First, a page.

4th Round of IATC Launchpad Awards: $25K to Two UCSC Technology Projects

March 29, 2018

Ed Green
Peter Weiss
Bruce Schumm
Simone Mazza
Hartmut Sadrozinski
Daniel Kim
Jevgenij Raskatov
Jin Zhang
Hartmut Sadrozinski
Abraham Seiden
Nicolo Cartiglia

The UCSC Industry Alliances & Technology Commercialization (IATC) Office is pleased to announce the Winter/Spring 2019 Launchpad Proof-of-Concept Grant award winners. Launchpad is one of seven innovation and entrepreneurship support programs under IATC's SPLICE program. Launchpad assists promising UCSC technologies in becoming commercially viable. In March, 2019, two innovative proposals were awarded $15,000 and $10,000, respectively. 

Congratulations to the project leads of the Winter/Spring 2019 Launchpad grant awards:

BarUMIni beads for genome sequencing applications
Principal investigators: Dr. Ed Green, Balaji Sundararaman
This project is focusing on the generation and validation of BarUMini beads as well as Haplotype phasing using BarUMini beads. BarUMIni beads can be used for many genomic sequencing applications including haplotype phasing, genome assembly, targeted sequencing and transcriptome analysis. BarUMIni beads can also be used for cancer diagnostics, tissue transplant matching and other molecular diagnosis.

Volatile Organic Compound Sensor
Principal investigators: Peter Weiss, Mauricio Rojas-Andrade, David Durkin
Under this project, a volatile organic compound (VOC) sensing device is to be built and tested for the purpose of quantifying air emissions of VOCs. This invention will provide a simple, cost-effective method to determine the VOC content in the atmosphere which is applicable to a wide range of industries. The first application that this sensor is being developed for, is to quantify emissions of ethanol (EtOH) gas from the winery industries in California. VOC sensors are also needed in emerging industries such as composting facilities, breweries, and cannabis processing plants.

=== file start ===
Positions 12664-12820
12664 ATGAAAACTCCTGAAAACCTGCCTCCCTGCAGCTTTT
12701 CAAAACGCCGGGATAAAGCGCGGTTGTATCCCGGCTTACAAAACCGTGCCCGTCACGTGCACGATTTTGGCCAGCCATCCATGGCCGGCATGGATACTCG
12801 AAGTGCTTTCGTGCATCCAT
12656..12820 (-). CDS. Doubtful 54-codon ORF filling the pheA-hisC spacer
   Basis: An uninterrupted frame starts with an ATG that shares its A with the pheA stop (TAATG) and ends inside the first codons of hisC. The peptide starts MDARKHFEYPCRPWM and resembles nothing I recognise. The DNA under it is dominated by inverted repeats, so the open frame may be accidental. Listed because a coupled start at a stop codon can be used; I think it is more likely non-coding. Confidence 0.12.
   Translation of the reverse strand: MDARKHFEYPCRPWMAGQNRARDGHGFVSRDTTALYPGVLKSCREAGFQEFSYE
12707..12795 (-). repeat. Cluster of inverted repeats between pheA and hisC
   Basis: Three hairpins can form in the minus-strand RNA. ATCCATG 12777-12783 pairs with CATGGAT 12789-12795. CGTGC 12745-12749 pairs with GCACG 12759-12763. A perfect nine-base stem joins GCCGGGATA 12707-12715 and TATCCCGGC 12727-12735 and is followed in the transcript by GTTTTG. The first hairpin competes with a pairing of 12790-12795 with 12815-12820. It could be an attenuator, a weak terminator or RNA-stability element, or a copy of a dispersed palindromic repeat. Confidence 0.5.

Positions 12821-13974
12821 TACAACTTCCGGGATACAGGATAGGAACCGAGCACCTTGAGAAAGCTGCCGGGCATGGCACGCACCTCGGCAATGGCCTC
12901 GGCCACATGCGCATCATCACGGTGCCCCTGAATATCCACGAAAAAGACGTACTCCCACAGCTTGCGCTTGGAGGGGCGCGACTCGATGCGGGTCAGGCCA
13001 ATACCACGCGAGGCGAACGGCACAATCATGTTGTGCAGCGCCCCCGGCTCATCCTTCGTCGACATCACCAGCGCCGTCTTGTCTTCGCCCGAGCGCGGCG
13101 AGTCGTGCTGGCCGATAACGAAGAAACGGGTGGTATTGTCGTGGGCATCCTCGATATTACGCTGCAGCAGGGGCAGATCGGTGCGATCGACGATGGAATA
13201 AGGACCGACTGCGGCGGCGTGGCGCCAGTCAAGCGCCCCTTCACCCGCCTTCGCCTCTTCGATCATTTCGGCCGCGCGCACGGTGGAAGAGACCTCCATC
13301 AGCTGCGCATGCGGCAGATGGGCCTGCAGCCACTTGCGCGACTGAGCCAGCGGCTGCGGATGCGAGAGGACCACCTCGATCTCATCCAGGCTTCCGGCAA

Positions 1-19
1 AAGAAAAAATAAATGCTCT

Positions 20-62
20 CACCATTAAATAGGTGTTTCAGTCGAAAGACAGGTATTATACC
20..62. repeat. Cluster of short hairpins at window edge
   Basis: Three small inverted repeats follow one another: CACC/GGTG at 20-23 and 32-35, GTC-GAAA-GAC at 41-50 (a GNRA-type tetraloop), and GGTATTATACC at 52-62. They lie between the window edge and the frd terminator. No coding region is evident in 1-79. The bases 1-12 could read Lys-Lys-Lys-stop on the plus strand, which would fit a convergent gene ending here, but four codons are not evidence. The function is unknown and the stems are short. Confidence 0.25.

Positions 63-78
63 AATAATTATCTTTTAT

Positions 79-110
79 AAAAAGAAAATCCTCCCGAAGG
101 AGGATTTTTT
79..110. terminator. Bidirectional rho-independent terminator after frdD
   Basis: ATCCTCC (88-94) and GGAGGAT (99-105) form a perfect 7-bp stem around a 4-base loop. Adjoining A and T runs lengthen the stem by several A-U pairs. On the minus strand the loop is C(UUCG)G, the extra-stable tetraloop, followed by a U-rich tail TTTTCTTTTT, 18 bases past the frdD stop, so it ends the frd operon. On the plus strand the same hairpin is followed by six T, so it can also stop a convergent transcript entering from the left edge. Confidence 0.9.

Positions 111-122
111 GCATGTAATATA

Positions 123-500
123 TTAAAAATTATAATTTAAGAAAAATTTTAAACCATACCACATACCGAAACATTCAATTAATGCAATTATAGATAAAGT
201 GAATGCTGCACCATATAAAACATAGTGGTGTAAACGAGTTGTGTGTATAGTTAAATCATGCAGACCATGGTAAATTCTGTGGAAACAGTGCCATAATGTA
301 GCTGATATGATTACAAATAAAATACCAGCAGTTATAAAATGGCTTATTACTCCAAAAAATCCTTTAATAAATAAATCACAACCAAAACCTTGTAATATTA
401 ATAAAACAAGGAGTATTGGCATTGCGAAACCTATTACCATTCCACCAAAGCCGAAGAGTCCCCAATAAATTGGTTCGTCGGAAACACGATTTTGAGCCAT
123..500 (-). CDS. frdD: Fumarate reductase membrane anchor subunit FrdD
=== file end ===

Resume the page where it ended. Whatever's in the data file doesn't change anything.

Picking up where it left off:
See Previous Winners:

March 2018

Radiation Hardened AC-Ultra-Fast Silicon Detector (UFSD)
Principal investigators: Bruce Schumm, Simone Mazza, Hartmut Sadrozinski
This project from the SCIPP lab will increase the radiation tolerance of the particle detectors used in particle detectors by a factor of 5-10 times. Silicon detectors are at the heart of very large particle detectors such as the Large Hadron Colllider (LHC) in Geneva Switzerland and also smaller instruments in medical applications, for example the Proton CT Scanner, developed at UC Santa Cruz. This invention also has applications in the next generation medical applications for both diagnosis and treatment.

Detecting Tissue-Specific KRAS Mutations by Noncoding RNA
Principal investigator: Daniel Kim
This invention transforms liquid biopsy by detecting RNA instead of DNA. While existing DNA based tests can show that a cancer-causing mutation is present they do not have tissue specificity. Using RNA this method allows specific determinations about the presence of cancerous mutations in lung and pancreatic tissue.

Alzheimer's - A New Approach: Evaluation of Short Chiral Peptides to Reduce Amyloid Beta Toxicity
Principal investigator: Jevgenij A. Raskatov, Alejandro Rodrigues, Ariel Kuhn
This invention is a novel strategy to treat Alzheimer's that converts toxic Amyloid beta oligomers into Amyloid beta fibrils. Our patented chemical process uses mirror image peptides to do this conversion. The process has already been shown to successfully inhibit toxicity of the proteins that make up the plaque in preliminary studies.

October 2017

2017 Launchpad grant awards:

Bioconjugated Hollow Gold Nanospheres (b-HGNs) for Oral Cancer Imaging and Photothermal Therapy (PTT)
Principal investigator: Jin Z Zhang
This project from Jin's lab deals with the in vivo testing of targeted hollow gold nanospheres (HGNs), particularly in cancer models. The main comercial value of this technology is a highly efficient cancer imaging and treatment modality with little-to-no side effects for the patient, compared to existing methods such as chemotherapy or radiation therapy. The reason for this is that the HGNs are made from gold and thus are very low in toxicity. The light used for activating the HGNs is harmless to normal tissue.

Development of AC-coupled Ultra-fast Silicon Detectors (AC-UFSD)
Principal investigators: Hartmut Sadrozinski, Abraham Seiden and Nicolo Cartiglia
This project, developed and tested in the SCIPP labs, involves the production of silicon detectors with a radical simplification of the design that eliminates sensor gaps, leading to improved performance and a drastically reduced fabrication cost. Silicon detectors are at the heart of very large particle detectors such as the Large Hadron Colllider (LHC) in Geneva Switzerland and also smaller instruments in medical applications, for example the Proton CT Scanner, developed at UC Santa Cruz.

 Keep on the lookout!

- the third and final call for Launchpad proposals
will be announced soon

For more information, email IATCprograms@ucsc.edu 

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